Ken Ham wants to expand his Ark Park with a Tower of Babel.
The Ark Encounter said Wednesday that it would take about three years to research, plan and build a “Tower of Babel” attraction on the park’s grounds in Northern Kentucky.
A release from the Ark Encounter park said the new attraction will “tackle the racism issue” by helping visitors “understand how genetics research and the Bible confirm the origin of all people groups around the world.” No other details were given on the Babel attraction or what it might look like.
No. Genetics research confirms that human beings are far older than 6,000 years, and that we are not all descended from a single family of 8 people 4500 years ago. If you’re going to pretend to have the authority of modern genetics, you have to accept that genetics refutes the fundamental young earth claims of the Bible literalists (as does physics, geology, archaeology, history, etc., etc., etc.).
The important part of that story is the “three years to research” nonsense. It won’t take that long, because there’s nothing to research. Here’s the whole of the Babel story from Genesis 11 — literally. I’m quoting the entire goddamn thing.
Now the whole world had one language and a common speech. 2 As people moved eastward, they found a plain in Shinar and settled there.
3 They said to each other, “Come, let’s make bricks and bake them thoroughly.” They used brick instead of stone, and tar for mortar. 4 Then they said, “Come, let us build ourselves a city, with a tower that reaches to the heavens, so that we may make a name for ourselves; otherwise we will be scattered over the face of the whole earth.”
5 But the Lord came down to see the city and the tower the people were building. 6 The Lord said, “If as one people speaking the same language they have begun to do this, then nothing they plan to do will be impossible for them. 7 Come, let us go down and confuse their language so they will not understand each other.”
8 So the Lord scattered them from there over all the earth, and they stopped building the city. 9 That is why it was called Babel—because there the Lord confused the language of the whole world. From there the Lord scattered them over the face of the whole earth.
There. Research done. They made a tower of unknown dimensions out of brick, with tar for mortar. Ham and company will just make up some dimensions, and I guarantee you it won’t be made of brick and tar, and it won’t be tall enough to reach the heavens. They could save themselves a lot of work and just paint a pretty poster or a diorama, like most of what they have in their ark.
Oh. They’ve already got one.
It’s not very impressive for a structure that enraged a god, but OK, the research is done. There’s the scale model, just make it bigger. Think that will appeal to the rubes?
They aren’t going to do Bible scholarship, or serious archaeological research, or anything legitimately worthwhile. They’re going to be “researching” theme park organizations, and most importantly, they’re going to be fundraising. This Babel thing is all about keeping the grift going, fueling their money-raising efforts, and nothing more.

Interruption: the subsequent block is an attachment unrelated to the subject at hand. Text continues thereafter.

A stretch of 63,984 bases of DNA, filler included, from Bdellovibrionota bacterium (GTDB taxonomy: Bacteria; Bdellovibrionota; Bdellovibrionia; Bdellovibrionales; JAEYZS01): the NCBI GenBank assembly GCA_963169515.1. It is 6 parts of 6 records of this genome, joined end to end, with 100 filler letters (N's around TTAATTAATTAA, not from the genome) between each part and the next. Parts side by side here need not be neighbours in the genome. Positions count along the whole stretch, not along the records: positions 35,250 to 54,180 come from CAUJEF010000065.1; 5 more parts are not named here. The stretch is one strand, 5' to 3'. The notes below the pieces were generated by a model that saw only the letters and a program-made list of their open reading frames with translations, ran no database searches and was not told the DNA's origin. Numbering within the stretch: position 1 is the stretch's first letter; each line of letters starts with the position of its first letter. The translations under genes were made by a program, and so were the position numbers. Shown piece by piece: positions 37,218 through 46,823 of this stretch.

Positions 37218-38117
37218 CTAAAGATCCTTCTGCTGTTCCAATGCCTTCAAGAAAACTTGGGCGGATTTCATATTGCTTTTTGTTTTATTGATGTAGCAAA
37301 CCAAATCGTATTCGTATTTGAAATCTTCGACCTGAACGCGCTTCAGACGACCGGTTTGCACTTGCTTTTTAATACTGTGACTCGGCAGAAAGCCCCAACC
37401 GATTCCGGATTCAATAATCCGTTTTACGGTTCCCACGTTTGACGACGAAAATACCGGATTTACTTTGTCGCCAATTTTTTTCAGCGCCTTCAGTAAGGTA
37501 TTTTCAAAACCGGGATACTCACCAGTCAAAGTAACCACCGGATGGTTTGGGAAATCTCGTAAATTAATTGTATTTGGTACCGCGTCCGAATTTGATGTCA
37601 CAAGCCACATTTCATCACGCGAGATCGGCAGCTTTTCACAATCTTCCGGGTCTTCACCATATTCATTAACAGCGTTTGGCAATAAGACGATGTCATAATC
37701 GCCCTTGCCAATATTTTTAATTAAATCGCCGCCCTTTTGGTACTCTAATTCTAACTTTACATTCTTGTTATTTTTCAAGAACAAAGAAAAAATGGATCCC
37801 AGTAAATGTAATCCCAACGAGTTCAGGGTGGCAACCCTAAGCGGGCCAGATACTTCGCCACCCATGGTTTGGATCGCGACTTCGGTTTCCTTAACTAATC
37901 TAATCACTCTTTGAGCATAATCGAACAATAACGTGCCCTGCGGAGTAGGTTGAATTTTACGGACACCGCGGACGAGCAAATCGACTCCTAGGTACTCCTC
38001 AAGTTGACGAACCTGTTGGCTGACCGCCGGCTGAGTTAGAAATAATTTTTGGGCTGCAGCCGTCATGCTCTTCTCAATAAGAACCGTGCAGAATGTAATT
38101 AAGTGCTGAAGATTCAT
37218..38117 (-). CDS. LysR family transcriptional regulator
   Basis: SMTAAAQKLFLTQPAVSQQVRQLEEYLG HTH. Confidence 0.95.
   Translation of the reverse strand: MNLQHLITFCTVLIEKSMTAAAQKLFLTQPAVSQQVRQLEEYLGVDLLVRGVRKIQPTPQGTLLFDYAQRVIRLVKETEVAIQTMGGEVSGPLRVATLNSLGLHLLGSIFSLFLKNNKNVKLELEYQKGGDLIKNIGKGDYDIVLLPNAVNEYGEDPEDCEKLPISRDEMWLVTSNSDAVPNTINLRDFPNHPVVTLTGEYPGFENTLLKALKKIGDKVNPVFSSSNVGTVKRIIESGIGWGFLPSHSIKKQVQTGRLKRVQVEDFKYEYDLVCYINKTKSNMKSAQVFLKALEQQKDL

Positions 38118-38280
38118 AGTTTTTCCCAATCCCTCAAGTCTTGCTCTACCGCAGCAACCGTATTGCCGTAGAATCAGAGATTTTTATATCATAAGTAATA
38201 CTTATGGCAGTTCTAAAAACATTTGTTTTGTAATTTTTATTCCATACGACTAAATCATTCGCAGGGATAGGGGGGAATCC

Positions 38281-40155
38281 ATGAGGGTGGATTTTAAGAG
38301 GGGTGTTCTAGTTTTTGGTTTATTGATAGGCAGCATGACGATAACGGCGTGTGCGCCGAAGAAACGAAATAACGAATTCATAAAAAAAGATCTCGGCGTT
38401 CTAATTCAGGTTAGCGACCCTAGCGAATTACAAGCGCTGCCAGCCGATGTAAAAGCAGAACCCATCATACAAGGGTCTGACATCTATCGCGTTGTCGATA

During a recent interview with a Grant County newspaper, Ham talked about his plans to add a Tower of Babel to the park. This attraction, based on a story that appears in Genesis 11:1-9, will explain Ham’s view of how we ended up with so many languages. Bottom line: Look for more bad science. (Remember, folks, creationism is about more than just claims that the Earth is only 6,000 years old, humans and dinosaurs existed at the same time, the Grand Canyon is the result of the massive flood described in the Bible, etc. It’s a comprehensive, unscientific worldview that addresses, well, everything.)
I recently received a press release from a PR agency Ham hired to blast the media with happy stories about his big boat. In the release, Ham carped that he’s had to work hard to respond to “the rumor that state money was used to build and open the Ark Encounter.”
That’s not a rumor, it’s a fact. Journalists, bloggers and Americans United have compiled entire lists of the forms of taxpayer support Ark Encounter received. But wait, there’s more! Ark Encounter received between $1 million and $2 million in federal aid under the original COVID-19 relief bill’s Paycheck Protection Program (PPP). Blogger Hemant Mehta noted that even as Ham was pulling in a hefty PPP loan – which is really a grant because the federal government plans to forgive most of it – he was sending emails to supporters begging for contributions to save the Ark Park.
To recap: Ham built the Ark Park on the backs of Kentucky taxpayers. He denied jobs to anyone who failed to agree with him on religion. He stuck it to a small town that had been wowed by Ham’s tales of an economic turnaround. These are inconvenient facts he continually denies.
That’s another component of their three year plan: it’s going to take time to tease so much more money out of the state legislature and local civic groups. It’s not about truth, or affirming the faith, or educating the citizenry, or reconciling science and religion — it’s about Mammon.